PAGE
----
Islamic State Carries the War Into the Heart of Turkey

Tuesday's Istanbul attack differs from past attacks: It was motivated by nationalism, not sectarian or ethnic concerns. Turkey now finds itself hemmed in on three violent sides and one heavily weighing diplomatic front.

A photo of Dr. Zvi Bar'el.
Zvi Bar'el
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Members of the Istanbul Medical Chamber place carnations near the blast site at Sultanahmet square in Istanbul, Turkey, January 12, 2016.
Members of the Istanbul Medical Chamber place carnations near the blast site at Sultanahmet square in Istanbul, Turkey, January 12, 2016.Credit: Reuters
A photo of Dr. Zvi Bar'el.
Zvi Bar'el

Sultanamet Square and its surroundings are one of the most popular tourist magnets in Istanbul. A short distance sway is the ancient covered market, the magnificent Blue Mosque and hundreds of shops and restaurants normally packed with tourists from all over the world. Numerous police patrols both open and undercover also make it one of the most highly secured places in the country.

In previous attacks in other parts of the country, one in Soroc and the other at the central bus station in Ankara, in which a total of over 100 people were killed and the target was mainly groups of Turkish Kurds and human rights activists, the attackers were motivated by sectarian or ethnic concerns. But in Tuesday's killing of at least 10 people in Sultanamet Square, the suicide bomber, identified by the government as an Islamic State activist from Syria, was motivated by extreme nationalism.

Thus we may conclude that ISIS has a new strategy toward Turkey. A controlled attack against a specific target like the Kurds aims to upset the already fragile ties between the Kurds and the government, and to plant suspicions of government provocation, as happened in the two previous attacks. Those assaults could also be seen as revenge against the Kurds working against ISIS in Syria. This time, though, it seems the state itself has become a target, in response to Turkey’s joining the Western coalition, attacking ISIS targets and clearing American and British fighter planes en route to hitting ISIS in Syria and Iraq.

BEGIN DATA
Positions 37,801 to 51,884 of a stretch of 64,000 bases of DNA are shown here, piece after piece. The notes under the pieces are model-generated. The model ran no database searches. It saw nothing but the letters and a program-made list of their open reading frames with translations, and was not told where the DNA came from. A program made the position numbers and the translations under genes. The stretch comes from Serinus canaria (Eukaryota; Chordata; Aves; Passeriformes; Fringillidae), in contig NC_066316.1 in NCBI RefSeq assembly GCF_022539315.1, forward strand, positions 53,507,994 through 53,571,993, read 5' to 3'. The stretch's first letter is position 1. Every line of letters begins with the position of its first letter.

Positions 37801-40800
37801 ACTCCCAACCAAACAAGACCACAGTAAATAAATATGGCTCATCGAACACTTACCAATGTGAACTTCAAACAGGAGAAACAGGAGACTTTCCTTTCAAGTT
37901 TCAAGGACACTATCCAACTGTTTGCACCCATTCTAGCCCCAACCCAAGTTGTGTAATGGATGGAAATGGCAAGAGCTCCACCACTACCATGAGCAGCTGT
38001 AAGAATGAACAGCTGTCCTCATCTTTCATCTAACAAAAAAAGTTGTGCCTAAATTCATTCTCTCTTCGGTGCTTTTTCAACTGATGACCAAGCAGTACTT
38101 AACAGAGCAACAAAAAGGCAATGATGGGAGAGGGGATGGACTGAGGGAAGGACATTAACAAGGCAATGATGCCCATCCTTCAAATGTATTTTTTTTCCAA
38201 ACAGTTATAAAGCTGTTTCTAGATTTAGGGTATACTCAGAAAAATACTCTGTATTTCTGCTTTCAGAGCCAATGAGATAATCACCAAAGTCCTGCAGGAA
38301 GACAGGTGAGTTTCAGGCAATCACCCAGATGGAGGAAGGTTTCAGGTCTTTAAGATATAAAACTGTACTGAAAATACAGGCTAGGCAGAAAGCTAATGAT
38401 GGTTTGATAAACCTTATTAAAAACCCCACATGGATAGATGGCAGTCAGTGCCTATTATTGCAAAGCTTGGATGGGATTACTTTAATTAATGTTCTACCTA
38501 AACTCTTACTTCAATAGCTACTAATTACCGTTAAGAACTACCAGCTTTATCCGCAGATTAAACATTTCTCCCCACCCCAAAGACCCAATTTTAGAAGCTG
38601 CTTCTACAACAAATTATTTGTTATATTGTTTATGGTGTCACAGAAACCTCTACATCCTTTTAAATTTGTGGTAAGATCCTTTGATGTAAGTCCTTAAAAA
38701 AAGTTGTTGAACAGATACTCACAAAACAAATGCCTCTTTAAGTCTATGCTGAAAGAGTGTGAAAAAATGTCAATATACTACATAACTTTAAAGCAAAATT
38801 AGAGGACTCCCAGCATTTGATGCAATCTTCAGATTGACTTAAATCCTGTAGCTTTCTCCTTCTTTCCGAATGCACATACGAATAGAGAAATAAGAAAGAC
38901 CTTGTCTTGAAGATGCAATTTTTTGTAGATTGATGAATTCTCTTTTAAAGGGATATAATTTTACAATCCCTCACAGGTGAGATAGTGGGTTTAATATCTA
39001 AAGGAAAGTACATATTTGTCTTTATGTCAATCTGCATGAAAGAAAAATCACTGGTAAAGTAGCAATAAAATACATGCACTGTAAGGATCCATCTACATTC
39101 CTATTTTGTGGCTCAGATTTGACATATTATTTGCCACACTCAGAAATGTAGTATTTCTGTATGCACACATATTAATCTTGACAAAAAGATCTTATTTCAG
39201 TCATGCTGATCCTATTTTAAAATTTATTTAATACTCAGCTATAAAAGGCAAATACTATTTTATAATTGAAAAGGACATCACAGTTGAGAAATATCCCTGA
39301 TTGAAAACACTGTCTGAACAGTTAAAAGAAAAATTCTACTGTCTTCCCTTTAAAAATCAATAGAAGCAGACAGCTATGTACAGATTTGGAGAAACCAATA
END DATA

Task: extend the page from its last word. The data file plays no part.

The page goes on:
Turkey was justifiably afraid of this in the 18 months when it refrained from actually joining the Western coalition, and only after heavy pressure agreed to allow Western coalition forces to operate in its territory. Turkey had for months allowed ISIS members and volunteers from abroad to cross its territory into Syria. When it joined the coalition, it began to work against ISIS, alongside the bloody war it is waging against the Kurdish Workers Party (PKK) and against Kurdish rebels in Syria.

Turkey has now imposed closures and curfews on cities and villages in the southeastern part of the country and has arrested hundreds of Kurdish citizens and killed more than 500 activists and civilians. At the same time, the Turkish authorities have arrested dozens of suspected ISIS members, uncovered cells and weapons caches and intercepted ISIS communications in Turkey.

The decision to act against ISIS, which came infuriatingly late, puts Turkey on a dangerous front line because of its border with Syria, a border that is still not sealed against crossings by armed militants. Thus Turkey finds itself hemmed in on three violent sides and one heavily weighing diplomatic front. The war against internal terror is not new. But so far it has been defined as a war against PKK, the goal being to prevent Kurdish territorial contiguity on the Syrian side of the border that could develop into an independent region and influence Kurdish national aspirations in Turkey.

The fight against ISIS expands the borders of internal fighting that threatens every city and population center in the country. This war must now take into consideration the potential that ISIS has to enlist activists from among the more than 2 million refugees from Syria now in Turkey. Some are under the watchful eye of the authorities in refugee camps, but many live in the cities, in rented apartments and in harsh conditions without work permits, and thus are easy prey for ISIS activists seeking to conscript them. The authorities have trouble keeping track of every Syrian citizen not living in the camps and conducting interrogations at crossing points, most if not all controlled on the Syrian side by rebel groups.

Beyond the military campaign, Turkey is also enmeshed in diplomatic complications due to its decision to join the Sunni Muslim coalition established by Saudi King Salman. Tension with Iran on Turkey’s eastern border could also have military implications if Iran becomes a convenient crossing point for Kurdish activists, and Turkey has to stretch its troops on that border as well.

Turkey has joined countries, among them Israel, Egypt, France and Belgium, where lone attackers can undermine not only civilian security but also the economy. Tourists are already canceling hotel reservations, following a year in which tourism had been suffering mainly from the loss of visitors from Russia. These economic threats could push Turkey into changing its foreign policy strategy and attempting to renew ties with Egypt, restore relations with Israel and find alternatives to the Russian market.

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